Kits for Motorhomes
Solar panel kits for motorhomes can either be freestanding or fixed. Fixed solar panels run all the time and don’t need any additional labour to work. Freestanding systems require you to set them up and put them out in the sun when you’re stationary, when you require electricity to be generated. While they have more continuous effort, they give you the option of keeping them if you eventually decide to sell your motorhome.
Why a Professional Is Recommended
Even though solar panel kits give you carefully written instructions to tell you how to install the system yourself, there are a whole host of reasons why doing this yourself is inadvisable, unless you have the necessary expertise and equipment. Smaller installations that are not fixed to houses might be within your capabilities, but installing solar panels on a house is a different matter entirely.
To start with, installing panels onto your roof requires equipment for working at height, whether scaffolding or a roof ladder. Panels are also cumbersome, meaning you will need help raising them up to roof height to not cause them damage. Without help or the correct tools, you will struggle to make use of solar panel kits properly.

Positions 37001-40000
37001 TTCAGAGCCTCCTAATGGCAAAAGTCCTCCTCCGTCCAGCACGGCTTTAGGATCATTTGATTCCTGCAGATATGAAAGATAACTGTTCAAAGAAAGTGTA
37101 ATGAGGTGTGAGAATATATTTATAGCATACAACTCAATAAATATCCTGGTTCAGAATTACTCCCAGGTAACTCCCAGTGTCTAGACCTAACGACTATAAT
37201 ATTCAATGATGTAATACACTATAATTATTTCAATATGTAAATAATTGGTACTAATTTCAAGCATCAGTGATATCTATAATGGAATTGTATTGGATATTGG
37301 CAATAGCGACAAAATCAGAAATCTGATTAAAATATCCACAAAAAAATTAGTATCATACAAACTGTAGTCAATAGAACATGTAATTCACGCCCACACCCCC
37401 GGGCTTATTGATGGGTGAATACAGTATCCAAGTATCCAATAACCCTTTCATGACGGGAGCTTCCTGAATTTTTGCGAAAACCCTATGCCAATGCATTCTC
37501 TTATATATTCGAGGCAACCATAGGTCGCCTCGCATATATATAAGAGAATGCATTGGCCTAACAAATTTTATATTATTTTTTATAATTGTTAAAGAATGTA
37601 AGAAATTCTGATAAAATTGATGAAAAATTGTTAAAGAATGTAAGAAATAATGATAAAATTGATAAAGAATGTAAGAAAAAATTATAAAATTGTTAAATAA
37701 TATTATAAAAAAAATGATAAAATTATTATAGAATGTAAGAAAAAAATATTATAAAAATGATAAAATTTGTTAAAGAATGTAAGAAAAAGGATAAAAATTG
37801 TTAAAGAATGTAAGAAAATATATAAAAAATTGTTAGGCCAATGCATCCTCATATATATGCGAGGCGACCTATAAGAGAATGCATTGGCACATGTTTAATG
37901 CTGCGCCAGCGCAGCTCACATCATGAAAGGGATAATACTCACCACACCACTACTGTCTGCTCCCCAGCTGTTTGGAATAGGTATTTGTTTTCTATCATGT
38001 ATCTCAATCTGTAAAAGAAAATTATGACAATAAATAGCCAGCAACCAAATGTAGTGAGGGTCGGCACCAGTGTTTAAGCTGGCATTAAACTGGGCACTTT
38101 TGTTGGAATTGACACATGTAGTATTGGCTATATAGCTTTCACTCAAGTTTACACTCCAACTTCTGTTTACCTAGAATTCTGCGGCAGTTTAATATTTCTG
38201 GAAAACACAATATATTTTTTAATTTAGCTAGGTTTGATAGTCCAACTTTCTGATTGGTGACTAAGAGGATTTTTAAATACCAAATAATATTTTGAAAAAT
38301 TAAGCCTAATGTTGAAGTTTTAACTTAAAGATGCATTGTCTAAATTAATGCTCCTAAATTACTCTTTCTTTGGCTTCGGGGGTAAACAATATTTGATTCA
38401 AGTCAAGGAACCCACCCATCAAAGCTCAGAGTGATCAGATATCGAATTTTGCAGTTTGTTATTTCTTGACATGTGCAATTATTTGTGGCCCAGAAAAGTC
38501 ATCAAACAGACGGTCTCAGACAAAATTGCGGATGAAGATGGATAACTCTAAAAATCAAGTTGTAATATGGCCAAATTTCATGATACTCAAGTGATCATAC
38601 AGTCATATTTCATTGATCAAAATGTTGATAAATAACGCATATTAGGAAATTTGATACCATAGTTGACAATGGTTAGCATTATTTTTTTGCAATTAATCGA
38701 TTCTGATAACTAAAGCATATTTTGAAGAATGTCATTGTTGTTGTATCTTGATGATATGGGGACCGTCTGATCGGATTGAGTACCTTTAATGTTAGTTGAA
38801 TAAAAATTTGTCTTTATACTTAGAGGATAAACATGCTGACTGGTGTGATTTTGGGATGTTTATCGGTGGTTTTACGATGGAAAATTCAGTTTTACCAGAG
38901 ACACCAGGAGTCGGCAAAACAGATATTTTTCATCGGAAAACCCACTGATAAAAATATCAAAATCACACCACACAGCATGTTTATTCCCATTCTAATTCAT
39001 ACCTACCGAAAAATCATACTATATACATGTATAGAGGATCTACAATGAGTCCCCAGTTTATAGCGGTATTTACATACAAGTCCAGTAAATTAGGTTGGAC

Additionally, you may have restrictions in place for installing solar panels. While it’s all very well and good being able to order them and get them up and running on your own, you may be contravening restrictions in place for your property. You should always check with your local authority first before you go ahead with the installation.